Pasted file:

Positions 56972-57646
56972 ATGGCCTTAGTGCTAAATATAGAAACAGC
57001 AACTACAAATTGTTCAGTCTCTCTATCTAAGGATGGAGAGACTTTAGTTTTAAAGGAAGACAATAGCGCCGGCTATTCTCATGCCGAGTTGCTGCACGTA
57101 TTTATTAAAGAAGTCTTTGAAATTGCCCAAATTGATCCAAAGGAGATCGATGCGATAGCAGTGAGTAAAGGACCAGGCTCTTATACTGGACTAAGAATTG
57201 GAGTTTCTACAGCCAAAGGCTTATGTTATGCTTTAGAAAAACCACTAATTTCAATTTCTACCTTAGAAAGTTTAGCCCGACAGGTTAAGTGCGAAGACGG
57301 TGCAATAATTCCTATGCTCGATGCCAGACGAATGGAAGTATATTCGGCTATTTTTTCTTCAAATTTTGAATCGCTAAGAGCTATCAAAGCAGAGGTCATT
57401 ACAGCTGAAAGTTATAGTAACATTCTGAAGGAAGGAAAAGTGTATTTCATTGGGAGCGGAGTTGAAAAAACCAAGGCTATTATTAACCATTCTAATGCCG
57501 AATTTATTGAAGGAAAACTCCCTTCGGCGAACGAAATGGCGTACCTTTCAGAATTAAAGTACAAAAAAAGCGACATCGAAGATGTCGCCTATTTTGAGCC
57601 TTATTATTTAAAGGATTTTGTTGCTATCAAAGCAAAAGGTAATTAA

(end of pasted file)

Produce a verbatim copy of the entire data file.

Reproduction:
Positions 56972-57646
56972 ATGGCCTTAGTGCTAAATATAGAAACAGC
57001 AACTACAAATTGTTCAGTCTCTCTATCTAAGGATGGAGAGACTTTAGTTTTAAAGGAAGACAATAGCGCCGGCTATTCTCATGCCGAGTTGCTGCACGTA
57101 TTTATTAAAGAAGTCTTTGAAATTGCCCAAATTGATCCAAAGGAGATCGATGCGATAGCAGTGAGTAAAGGACCAGGCTCTTATACTGGACTAAGAATTG
57201 GAGTTTCTACAGCCAAAGGCTTATGTTATGCTTTAGAAAAACCACTAATTTCAATTTCTACCTTAGAAAGTTTAGCCCGACAGGTTAAGTGCGAAGACGG
57301 TGCAATAATTCCTATGCTCGATGCCAGACGAATGGAAGTATATTCGGCTATTTTTTCTTCAAATTTTGAATCGCTAAGAGCTATCAAAGCAGAGGTCATT
57401 ACAGCTGAAAGTTATAGTAACATTCTGAAGGAAGGAAAAGTGTATTTCATTGGGAGCGGAGTTGAAAAAACCAAGGCTATTATTAACCATTCTAATGCCG
57501 AATTTATTGAAGGAAAACTCCCTTCGGCGAACGAAATGGCGTACCTTTCAGAATTAAAGTACAAAAAAAGCGACATCGAAGATGTCGCCTATTTTGAGCC
57601 TTATTATTTAAAGGATTTTGTTGCTATCAAAGCAAAAGGTAATTAA